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British brothers will battle for 2012 Olympic triathlon title

If victory by the host is a component of a successful Olympics, the home team may have a family feud in store for next summer. With the London Games less than a year away, one of Great Britain's best candidates for gold, triathlete Alistair Brownlee, 23, is hearing footsteps from the competition; mainly, they come from his younger brother, Jonathan, 21.

Last weekend, Alistair set himself up as a strong favorite for triathlon gold in London when he won the International Triathlon Union's world championship, held in Beijing on Sept. 10. Alistair benefitted from the cool and rainy race day conditions in Beijing, and claimed victory even after taking time to high-five spectators in the home stretch. Jonathan finished third, which placed him in second for the season rankings, just behind his brother. The ITU world championship title was Alistair's sixth victory in eight races, including the European Championship, held this season in Pontevedra, where he lost nearly two minutes after puncturing a bike tire.

The tale of two determined young athletes first took shape in the woods near the family's home in Horsforth, when Alistair would try to wake his father, Keith, a doctor, for early morning runs; understandably, Keith would try to turn off the alarm and save his sleep.

Though the brothers live and train together, the cherubic faces belie a fire that once spawned a club hurling scrap after a heated round of golf. When a heat-strickened Alistair wobbled across the finish line in London last season, his mother, Cathy, also a doctor, rushed across the line to attend to him. Her impressive sprint led to the joke that Alistair finished tenth and Cathy placed 11th. Speed apparently runs (and bikes and swims) in the family.

Wet racing conditions oddly suit the elder Brownlee, who also won in the rain of London and Madrid this season. If the Olympic conditions are like those he overcame three times this season, he should be right at home in front of the home fans. If not, he may have to answer to Jonathan, who beat him in Lausanne earlier this season and has pushed him several times; Jonathan led the Beijing race after the swim, despite losing his goggles in the water. In the past three years of racing on the international circuit, only once has the pair entered a competition without earning at least one podium place.

At the Canoe/Kayak-Slalom World Championships in Bratislava, Caroline Queen earned the first Olympic slot in the women's kayak event for the U.S. Her run, just short of breaking into the top 30, grabbed the last Olympic boat quota spot.

In the team events, the U.S. men placed 10th in double canoe, while the other teams finished outside the top 10. Casey Eichfeld, a 2008 Olympian in double canoe, placed 19th in the canoe competition, narrowly missing out on earning another U.S. berth in London. Eichfeld placed 11th among nations, and the top 10 nations qualified for a slot in the Olympics.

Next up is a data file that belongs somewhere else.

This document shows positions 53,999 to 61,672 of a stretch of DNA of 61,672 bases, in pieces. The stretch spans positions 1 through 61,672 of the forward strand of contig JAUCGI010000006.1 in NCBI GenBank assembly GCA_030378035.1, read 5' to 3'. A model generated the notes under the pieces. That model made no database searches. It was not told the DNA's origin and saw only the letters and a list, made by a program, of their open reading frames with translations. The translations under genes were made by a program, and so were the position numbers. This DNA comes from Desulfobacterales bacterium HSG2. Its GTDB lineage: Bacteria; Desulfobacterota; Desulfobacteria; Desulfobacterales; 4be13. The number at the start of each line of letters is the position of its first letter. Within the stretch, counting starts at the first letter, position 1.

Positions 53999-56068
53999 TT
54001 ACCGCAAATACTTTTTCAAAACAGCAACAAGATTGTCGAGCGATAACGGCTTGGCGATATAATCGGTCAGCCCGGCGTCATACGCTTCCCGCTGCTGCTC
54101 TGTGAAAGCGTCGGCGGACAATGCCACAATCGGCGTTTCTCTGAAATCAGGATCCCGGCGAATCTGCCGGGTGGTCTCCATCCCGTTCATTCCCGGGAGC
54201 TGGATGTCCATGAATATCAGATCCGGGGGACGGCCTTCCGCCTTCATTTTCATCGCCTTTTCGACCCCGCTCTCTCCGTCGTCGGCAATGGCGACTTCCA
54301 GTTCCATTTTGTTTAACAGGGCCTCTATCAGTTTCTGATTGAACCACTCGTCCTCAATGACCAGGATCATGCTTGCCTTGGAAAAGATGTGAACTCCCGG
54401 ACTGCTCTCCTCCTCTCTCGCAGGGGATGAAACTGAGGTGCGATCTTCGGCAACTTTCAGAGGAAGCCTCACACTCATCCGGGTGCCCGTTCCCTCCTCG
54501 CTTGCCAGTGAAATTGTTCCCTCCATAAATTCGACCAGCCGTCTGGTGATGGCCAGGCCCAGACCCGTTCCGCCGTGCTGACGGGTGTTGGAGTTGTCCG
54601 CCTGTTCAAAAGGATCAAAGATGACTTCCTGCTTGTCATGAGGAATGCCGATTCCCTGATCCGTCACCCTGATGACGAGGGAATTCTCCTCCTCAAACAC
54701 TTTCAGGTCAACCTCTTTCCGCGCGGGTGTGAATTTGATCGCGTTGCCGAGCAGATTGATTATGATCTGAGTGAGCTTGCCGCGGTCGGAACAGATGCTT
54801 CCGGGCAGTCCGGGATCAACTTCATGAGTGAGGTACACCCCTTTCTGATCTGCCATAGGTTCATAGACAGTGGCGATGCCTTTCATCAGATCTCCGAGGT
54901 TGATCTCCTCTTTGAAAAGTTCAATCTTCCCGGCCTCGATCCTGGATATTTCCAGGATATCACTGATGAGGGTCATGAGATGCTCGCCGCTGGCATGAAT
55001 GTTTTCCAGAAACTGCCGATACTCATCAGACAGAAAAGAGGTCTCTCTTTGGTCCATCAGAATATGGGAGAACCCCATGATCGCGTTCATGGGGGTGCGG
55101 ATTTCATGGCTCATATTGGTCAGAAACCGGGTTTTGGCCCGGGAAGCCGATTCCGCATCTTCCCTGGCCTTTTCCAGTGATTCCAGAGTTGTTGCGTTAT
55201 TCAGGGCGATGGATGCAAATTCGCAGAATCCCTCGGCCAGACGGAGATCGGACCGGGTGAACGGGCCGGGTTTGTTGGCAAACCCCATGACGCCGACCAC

On the men's side, kayaker Scott Parsons earned an Olympic slot for the U.S. by finishing 15th, a mere five seconds off the winner. Parsons, 32, retired after placing sixth at the 2004 Olympics in Athens and 20th at the 2008 Olympics in Beijing, but came back in 2010 to work towards another Olympic team spot. Parsons' work off the water helped him keep training in perspective; when not training, he spent much of his time making prostheses for war veterans at the Walter Reed Medical Center, near his home in Bethesda, Md.

Fresh off his victory in the 100 meters at the world championships in Daegu, Jamaican sprinter Yohan Blake ran a scorching 9.82 to win the Diamond League meeting in Zurich last week. Blake beat his personal best by .07 seconds and also beat his countryman Asafa Powell, who finished well back in 9.95, and U.S. sprinter Walter Dix, second in the 100 and 200 meters in Daegu, finished third. Jamaica's Usain Bolt, who was not in Zurich, told his training partner, Blake, before the race to make sure he kept the country's hot streak intact.

Bolt shot past another field on Tuesday night in Zagreb, Croatia, winning the 100 meters in 9.85 seconds, well ahead of ageless Kim Collins of St. Kitts and Nevis, who crossed in 10.01. Also in Zagreb, Cuban hurdler Dayron Robles exacted some revenge on Jason Richardson of the U.S., taking the 110 hurdles in 13 seconds flat, a half-stride ahead of Richardson. Richardson finished first at worlds after Robles was disqualified for impeding China's Liu Jiang in the finals there.

Andrei Moiseev of Russia and Victoria Tereschuk of Ukraine won the individual titles at the modern pentathlon world championships in Moscow over the weekend. Margaux Isaksen, the top U.S. individual finisher, placed 11th. Sam Sacksen of the U.S. set a new standard for the shooting portion of the competition, rattling off five shots in 9.03 seconds, the fastest mark ever recorded. It was the first championships held using laser shooting that allows the athletes to see the immediate results of their shots.

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